- Require athletic departments to provide complete lists and supporting documentation of any prospective student-athlete who is placed on a preferred admittance list: This might include a resume of the student’s athletic accomplishments, as well as documentation from the prospective student’s high school.
- Routinely audit athletic department rosters to insure that those recruited as student-athletes actually become student-athletes: This advice also holds true for other areas where prospective students may receive preferences in the admissions process, such as music and theater. Certainly, legitimate explanations exist when a student-athlete comes to campus and subsequently decides not to remain with a sport. Injury, disinterest, unmet expectations, and other reasons can all rationally explain why a recruited athlete drops out of a sport. Only through investigation, though, will such legitimate reasons emerge.
- Examine athletic department financials: Again, this advice holds true for other areas where prospective students receive preferences in admissions. In the case of one institution, parents allegedly were directed to write checks to “Women’s Athletics” and send them to the associate athletic director. Routine audits of those records could have led to hard questions about what was happening within the athletics department.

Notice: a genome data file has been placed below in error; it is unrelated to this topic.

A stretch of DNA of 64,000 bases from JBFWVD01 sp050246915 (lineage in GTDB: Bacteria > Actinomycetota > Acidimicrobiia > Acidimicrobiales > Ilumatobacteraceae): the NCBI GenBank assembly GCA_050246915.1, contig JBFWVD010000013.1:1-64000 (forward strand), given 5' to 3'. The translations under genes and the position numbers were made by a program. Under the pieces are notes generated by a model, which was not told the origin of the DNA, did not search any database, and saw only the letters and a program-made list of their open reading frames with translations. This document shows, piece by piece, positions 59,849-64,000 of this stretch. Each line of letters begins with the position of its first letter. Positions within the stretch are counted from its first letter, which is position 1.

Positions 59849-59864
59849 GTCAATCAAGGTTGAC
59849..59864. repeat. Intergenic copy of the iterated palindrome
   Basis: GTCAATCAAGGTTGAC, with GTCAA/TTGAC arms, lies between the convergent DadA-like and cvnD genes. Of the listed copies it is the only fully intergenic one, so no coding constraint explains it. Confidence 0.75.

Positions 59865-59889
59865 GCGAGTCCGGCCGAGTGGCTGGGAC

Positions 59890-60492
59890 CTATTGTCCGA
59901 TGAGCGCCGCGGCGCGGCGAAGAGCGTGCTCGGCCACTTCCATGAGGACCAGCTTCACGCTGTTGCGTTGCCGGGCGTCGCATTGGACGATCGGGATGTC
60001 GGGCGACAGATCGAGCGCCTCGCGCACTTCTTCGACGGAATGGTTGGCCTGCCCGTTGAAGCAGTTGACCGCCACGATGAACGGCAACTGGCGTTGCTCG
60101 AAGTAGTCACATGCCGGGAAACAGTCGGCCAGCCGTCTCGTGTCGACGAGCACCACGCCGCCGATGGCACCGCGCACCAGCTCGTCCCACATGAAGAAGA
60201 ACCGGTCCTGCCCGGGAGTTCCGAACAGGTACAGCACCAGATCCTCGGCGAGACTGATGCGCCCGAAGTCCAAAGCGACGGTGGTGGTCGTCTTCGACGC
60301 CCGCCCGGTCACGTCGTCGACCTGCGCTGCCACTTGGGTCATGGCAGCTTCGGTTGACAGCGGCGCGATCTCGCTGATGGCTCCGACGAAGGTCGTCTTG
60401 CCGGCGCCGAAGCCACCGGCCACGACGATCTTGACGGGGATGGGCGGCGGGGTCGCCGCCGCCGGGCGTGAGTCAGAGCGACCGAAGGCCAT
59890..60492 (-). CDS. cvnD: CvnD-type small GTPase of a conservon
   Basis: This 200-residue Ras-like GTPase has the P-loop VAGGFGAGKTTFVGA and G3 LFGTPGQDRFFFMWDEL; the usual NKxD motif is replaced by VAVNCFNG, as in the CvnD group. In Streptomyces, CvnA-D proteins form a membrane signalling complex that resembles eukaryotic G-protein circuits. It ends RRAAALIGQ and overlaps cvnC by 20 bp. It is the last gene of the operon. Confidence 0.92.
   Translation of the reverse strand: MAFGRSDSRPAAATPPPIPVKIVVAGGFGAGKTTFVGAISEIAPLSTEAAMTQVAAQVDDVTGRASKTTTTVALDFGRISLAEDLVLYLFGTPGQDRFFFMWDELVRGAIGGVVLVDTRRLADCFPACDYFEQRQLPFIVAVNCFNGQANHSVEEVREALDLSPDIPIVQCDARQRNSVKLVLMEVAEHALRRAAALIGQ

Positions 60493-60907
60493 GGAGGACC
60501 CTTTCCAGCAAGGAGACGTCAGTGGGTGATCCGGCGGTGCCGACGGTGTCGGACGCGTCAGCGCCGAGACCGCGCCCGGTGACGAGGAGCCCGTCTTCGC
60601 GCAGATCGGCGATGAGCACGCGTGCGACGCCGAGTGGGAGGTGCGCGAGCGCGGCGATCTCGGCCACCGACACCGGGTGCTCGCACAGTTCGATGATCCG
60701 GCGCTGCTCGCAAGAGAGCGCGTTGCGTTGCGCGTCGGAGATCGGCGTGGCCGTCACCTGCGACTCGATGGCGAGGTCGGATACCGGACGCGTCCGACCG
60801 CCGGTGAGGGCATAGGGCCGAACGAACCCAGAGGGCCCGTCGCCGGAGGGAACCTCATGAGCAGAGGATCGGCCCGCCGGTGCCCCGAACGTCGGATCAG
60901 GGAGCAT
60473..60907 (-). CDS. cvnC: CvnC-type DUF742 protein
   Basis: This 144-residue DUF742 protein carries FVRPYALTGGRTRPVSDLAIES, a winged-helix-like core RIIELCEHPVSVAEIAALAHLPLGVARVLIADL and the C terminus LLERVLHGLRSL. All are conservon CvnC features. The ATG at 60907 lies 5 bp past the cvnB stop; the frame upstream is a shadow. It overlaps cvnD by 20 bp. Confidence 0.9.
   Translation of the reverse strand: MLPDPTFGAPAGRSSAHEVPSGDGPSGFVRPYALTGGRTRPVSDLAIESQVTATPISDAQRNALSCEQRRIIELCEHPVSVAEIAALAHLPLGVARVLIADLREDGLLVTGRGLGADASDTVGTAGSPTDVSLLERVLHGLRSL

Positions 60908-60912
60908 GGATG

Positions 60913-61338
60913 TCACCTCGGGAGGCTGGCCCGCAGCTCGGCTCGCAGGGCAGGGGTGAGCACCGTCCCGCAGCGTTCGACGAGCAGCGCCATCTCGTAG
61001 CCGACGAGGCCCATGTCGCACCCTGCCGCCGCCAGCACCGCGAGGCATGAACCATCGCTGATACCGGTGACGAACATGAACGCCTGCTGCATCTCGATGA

- Ban receipt of personal gifts by university personnel connected to the admissions process: Coaches, admissions personnel, and others who have a role in admissions should be clear of potential conflicts of interest that might arise from such gifts.
- Consider independently verifying claims of student athletic achievements: Rather than relying solely on the athletics department, other institutional officials responsible for admissions might be required, for instance, to contact a student’s high school for verification before an admission is granted to the student on athletic grounds.
- Where fraud is suspected, consider using an independent third party to conduct an investigation: Colleges and universities generally have an obligation under applicable regulations and accreditation standards to report fraud when it is uncovered. Using an outside third party to review suspected fraud can be particularly helpful to ensure that an investigation has full independence and that it is viewed with integrity should the investigation determine that fraud has occurred and to ensure that relevant authorities are notified.
For more information about this matter, or for general assistance reviewing institutional policies and other internal controls, please contact the authors or other members of our Education Law Team or White Collar Defense Team.